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Recent Reports Indicate Fatal Big Rig Accidents Are On the Rise

As our readers know, truck accidents can be extremely dangerous to all involved. Even when these accidents are not fatal, they often result in victims suffering serious injuries that are sometimes permanent and disabling. These are the types of accidents we need to work together as a community to prevent, whether by contacting our legislature, reporting unsafe driving to trucking companies or authorities to hold employees/employers accountable, or encouraging friends and family members to drive safely and avoid negligence. With extra efforts, we can bring the numbers of these accidents down.

CBS News, recently reported that the number of fatal accidents involving big-rigs is on the rise. that the report links this increase to the fact that most tires on trucks are not meant to handle maximum constant speeds over 75 mph, yet many truckers travel at for long distances on expressways for their routes. Trucks across the nation consistently exceed that limit, and federal investigators believe this is leading to crashes. The article also reports data that between 2009 and 2013, large trucks and buses were responsible for 14,000 fatal accidents across the county. Of those fatalities, 223 were related to heavy truck tires, according to government data.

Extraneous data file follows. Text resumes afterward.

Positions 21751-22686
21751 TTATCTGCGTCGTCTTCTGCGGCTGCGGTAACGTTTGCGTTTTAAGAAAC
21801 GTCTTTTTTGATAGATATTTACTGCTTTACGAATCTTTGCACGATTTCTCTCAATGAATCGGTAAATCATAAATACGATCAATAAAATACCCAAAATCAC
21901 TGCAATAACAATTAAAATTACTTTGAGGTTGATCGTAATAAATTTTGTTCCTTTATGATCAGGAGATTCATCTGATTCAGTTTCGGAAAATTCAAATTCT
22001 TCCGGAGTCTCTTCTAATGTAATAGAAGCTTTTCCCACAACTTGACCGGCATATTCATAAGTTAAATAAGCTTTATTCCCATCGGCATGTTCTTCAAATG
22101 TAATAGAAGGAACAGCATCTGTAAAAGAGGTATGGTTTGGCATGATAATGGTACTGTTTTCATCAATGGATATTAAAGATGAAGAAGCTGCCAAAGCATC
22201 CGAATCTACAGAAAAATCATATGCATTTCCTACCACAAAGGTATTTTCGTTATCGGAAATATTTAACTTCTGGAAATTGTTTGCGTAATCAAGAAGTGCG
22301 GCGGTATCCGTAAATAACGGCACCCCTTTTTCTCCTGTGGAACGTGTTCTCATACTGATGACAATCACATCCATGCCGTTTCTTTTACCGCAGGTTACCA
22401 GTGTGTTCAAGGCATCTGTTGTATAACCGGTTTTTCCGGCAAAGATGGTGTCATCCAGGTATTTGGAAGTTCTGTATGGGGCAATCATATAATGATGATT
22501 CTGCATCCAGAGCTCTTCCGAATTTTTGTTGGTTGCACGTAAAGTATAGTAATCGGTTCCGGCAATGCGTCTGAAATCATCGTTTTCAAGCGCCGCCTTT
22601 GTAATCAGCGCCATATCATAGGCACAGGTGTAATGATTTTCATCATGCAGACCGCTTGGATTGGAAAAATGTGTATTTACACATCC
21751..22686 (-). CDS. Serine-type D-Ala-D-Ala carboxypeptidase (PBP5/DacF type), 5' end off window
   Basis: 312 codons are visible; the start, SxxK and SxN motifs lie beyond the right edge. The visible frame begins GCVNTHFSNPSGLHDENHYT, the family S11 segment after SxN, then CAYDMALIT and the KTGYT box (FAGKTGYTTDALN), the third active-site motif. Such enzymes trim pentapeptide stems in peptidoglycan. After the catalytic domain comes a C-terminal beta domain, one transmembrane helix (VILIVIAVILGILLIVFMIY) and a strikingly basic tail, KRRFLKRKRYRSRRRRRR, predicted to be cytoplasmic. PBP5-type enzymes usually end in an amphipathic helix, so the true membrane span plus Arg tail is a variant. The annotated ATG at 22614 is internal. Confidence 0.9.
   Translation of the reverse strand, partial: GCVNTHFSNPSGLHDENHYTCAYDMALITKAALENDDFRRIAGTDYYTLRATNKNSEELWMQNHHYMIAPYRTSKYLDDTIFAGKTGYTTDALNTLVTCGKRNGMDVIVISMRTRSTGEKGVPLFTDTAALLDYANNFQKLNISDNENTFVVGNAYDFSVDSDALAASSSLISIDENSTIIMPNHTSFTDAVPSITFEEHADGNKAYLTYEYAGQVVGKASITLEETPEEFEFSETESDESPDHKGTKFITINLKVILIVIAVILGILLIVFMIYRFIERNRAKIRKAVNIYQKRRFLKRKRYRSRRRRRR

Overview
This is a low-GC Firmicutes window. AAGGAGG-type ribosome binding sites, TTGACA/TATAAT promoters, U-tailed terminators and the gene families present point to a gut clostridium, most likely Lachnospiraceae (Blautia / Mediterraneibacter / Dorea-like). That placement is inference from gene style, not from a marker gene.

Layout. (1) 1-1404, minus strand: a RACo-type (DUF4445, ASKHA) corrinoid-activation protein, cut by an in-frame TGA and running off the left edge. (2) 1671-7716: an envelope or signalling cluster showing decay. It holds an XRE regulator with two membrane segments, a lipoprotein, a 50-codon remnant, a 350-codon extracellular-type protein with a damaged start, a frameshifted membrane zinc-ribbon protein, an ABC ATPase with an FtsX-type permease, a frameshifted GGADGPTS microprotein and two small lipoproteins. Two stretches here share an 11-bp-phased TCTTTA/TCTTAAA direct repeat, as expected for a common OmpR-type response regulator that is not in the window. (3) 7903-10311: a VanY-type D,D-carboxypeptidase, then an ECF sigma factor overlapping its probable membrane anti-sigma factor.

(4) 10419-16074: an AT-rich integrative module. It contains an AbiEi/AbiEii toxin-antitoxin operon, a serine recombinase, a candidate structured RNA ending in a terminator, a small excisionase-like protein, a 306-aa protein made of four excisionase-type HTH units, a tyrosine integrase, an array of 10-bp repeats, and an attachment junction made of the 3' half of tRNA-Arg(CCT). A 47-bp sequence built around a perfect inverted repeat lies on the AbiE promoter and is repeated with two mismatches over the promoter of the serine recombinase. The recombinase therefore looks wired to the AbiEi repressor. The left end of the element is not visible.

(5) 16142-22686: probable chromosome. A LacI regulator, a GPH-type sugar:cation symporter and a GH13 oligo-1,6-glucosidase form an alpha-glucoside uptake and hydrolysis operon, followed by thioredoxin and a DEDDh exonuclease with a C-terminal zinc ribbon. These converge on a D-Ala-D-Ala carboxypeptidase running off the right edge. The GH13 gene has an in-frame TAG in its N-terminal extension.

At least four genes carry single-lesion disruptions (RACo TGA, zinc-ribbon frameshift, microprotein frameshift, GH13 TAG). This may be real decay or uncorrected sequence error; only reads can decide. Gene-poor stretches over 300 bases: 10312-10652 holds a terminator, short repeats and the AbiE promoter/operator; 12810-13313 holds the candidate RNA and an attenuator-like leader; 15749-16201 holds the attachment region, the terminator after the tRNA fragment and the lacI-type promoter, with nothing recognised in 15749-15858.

The same article notes that last month, a National Highway Traffic Safety Administration investigation revealed that multiple Michelin tire blowouts were to the result of a deadly combination of high speeds and lack of maintenance. The NHTSA stated that no truck tire is rated above 81 mph and most are rated at 75 mph. However, 16 of our states have truck speeds equal to or greater than 75 mph. Four states even have speeds at 80 mph. For these reasons, some argue that state laws are an explanation of failures to combat big-rig fatalities.

The American Trucking Association is on board with combating excess speeds by truck drivers. According to the CBS article, the executive vice president of the ATA explained how raising speed limits at the state level beyond 65 mph is a bad idea. Speaking on behalf of the trucking industry, he said that they have asked the federal government to regulate speed with electronic limiters that would cap a truck’s speed at 65 mph. As of right now, only 70% of companies limit their driver’s speed. While 70% may be a large number, this still means though that there are 30% of companies allowing their drivers to drive at an excess speed, making our roads more dangerous and increasing the probability of fatal big-rig accidents.

The article stated that the NHTSA is in the process of developing a rule to require speed limiters on all large trucks and to change labeling requirements on tires to include the maximum speed. We commend these efforts to make our roads safer and the initiative to stop truck driver negligence. Our attorneys stress that accidents involving large trucks can have devastating effects on those involved, especially when these accidents are the result of reckless or negligent driving at such high speeds on highways and interstates. When driving at high speeds, a driver can easily lose control and have less time to respond to an emergency situation and come to a stop. If we can decrease the speeds at which large trucks driver, we may be able to prevent future fatal accidents.